Business

Morning business round-up: Senate votes on China duties

What made the business news in Asia and Europe this morning? Here's our daily business round-up:

The US Senate has voted to uphold Washington's ability to impose duties on subsidised goods from China and Vietnam.

Some 80,000 jobs are said to be protected by current duties which cover steel, aluminium, paper, chemicals and other products from China, as well as plastic bags from Vietnam.

This follows a US court ruling against the practice. The House of Representatives is expected to pass the bill, which will then go to the president to sign into law.

In other US-Asia news, Goldman Sachs swung to a loss in Asia for the first time since 2008 following declines in the Chinese stock market.

Goldman's Asia division reported a loss of $103m (£65m) in 2011, compared with a $2.1bn profit in 2010.

In other Asian news, shareholders in the Tokyo Electric Power Company are suing the firm's directors over their role in the Fukushima nuclear plant disaster.

They want the directors to pay damages of 5.5tn yen ($67bn; $43bn) to the firm, claiming they failed to prepare for such an incident.

Japanese carmaker Nissan is to build a new compact model, called the Invitation, at a factory in the UK.

It said its £125m investment would create 2,000 jobs. The government is supporting the project with a £9.3m grant.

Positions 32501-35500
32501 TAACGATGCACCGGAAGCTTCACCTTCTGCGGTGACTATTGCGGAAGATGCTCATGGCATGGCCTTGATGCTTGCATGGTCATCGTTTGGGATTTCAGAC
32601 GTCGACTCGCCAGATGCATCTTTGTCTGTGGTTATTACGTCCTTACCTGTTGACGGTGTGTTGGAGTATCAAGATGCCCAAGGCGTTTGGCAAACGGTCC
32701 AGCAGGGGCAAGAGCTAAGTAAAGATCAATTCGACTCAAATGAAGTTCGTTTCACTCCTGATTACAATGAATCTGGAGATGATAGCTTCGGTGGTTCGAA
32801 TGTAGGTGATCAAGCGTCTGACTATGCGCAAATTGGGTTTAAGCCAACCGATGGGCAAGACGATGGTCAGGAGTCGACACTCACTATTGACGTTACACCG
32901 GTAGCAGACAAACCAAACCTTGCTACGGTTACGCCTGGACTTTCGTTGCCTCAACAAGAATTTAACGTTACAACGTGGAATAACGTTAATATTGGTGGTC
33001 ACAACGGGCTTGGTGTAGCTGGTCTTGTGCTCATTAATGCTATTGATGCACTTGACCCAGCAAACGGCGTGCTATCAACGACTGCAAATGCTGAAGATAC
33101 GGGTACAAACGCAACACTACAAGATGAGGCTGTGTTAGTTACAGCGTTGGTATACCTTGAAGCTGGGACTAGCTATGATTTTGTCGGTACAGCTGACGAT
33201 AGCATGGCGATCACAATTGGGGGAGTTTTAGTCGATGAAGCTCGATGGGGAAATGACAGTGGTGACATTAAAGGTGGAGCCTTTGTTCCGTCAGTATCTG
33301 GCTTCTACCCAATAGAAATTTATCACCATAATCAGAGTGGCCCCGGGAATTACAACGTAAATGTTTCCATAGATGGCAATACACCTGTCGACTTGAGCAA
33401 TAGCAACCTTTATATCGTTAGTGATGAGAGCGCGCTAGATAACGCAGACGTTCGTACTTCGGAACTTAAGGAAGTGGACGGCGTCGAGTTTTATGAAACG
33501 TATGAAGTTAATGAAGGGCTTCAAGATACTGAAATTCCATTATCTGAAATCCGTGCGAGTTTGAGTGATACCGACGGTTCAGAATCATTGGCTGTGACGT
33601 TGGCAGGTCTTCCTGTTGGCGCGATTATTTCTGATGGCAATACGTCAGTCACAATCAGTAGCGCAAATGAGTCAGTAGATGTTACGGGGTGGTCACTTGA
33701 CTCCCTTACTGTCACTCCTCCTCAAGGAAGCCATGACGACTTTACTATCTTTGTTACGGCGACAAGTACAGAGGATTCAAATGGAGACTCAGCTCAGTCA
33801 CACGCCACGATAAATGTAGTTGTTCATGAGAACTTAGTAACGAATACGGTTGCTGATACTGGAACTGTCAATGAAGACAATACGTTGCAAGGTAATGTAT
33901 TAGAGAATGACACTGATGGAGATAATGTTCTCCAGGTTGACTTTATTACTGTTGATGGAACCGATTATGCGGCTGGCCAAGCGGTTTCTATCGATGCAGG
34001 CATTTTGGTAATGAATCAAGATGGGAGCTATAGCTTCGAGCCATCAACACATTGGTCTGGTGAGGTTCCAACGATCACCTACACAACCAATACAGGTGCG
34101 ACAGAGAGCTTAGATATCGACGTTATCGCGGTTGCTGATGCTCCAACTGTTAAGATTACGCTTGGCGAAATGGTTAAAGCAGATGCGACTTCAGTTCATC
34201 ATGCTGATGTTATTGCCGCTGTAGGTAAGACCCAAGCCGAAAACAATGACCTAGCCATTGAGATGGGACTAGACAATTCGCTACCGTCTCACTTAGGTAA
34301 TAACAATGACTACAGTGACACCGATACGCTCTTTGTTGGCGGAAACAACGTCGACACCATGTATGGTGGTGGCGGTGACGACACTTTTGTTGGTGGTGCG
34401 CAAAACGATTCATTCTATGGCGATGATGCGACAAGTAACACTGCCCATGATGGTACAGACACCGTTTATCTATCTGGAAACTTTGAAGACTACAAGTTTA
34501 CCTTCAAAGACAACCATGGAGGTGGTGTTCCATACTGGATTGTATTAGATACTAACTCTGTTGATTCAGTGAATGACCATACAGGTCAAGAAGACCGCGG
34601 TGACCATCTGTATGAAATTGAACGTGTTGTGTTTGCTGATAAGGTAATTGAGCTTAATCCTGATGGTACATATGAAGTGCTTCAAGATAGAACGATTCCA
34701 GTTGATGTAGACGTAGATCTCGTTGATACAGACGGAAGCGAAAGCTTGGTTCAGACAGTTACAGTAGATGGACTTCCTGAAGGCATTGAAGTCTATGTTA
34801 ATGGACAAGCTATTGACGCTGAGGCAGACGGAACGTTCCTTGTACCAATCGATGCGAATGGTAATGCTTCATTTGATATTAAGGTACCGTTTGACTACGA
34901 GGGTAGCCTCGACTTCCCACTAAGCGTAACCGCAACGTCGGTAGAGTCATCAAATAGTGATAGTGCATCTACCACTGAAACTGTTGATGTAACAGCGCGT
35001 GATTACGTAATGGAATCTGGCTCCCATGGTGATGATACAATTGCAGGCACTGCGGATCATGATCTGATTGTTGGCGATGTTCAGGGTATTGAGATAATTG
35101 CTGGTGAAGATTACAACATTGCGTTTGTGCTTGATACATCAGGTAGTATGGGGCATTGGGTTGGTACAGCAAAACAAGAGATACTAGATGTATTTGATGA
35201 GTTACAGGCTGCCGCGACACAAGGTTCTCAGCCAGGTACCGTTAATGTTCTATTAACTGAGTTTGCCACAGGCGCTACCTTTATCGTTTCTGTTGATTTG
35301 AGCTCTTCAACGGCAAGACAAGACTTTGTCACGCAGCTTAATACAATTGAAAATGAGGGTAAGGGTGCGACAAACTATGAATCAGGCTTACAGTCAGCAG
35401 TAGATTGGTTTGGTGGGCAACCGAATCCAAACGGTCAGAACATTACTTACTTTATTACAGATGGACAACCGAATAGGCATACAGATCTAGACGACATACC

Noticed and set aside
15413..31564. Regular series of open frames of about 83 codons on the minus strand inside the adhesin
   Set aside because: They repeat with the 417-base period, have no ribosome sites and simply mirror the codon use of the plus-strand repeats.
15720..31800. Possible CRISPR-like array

This came as the number of new UK cars registered in February was 61,868, down 2.5% from the same month last year.

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February is traditionally a quiet month for car registrations before new plates, which are introduced in March.

Also in the UK, the average price of unleaded petrol hit a record high.

The Department of Energy and Climate Change said the average price of unleaded in the UK was 137.3 pence per litre on Monday 5 March. The previous record of 137.05p was set on 9 May 2011.

And UK house prices fell by 0.5% in February compared with the previous month, according to the latest survey from the Halifax.

The latest edition of the Business Daily programme asks, will there be another credit crisis? Lesley Curwen talks to economist Carsten Brzeski, who says the European Central Bank is crossing its fingers that the cheap loans it has provided for banks will save the day.

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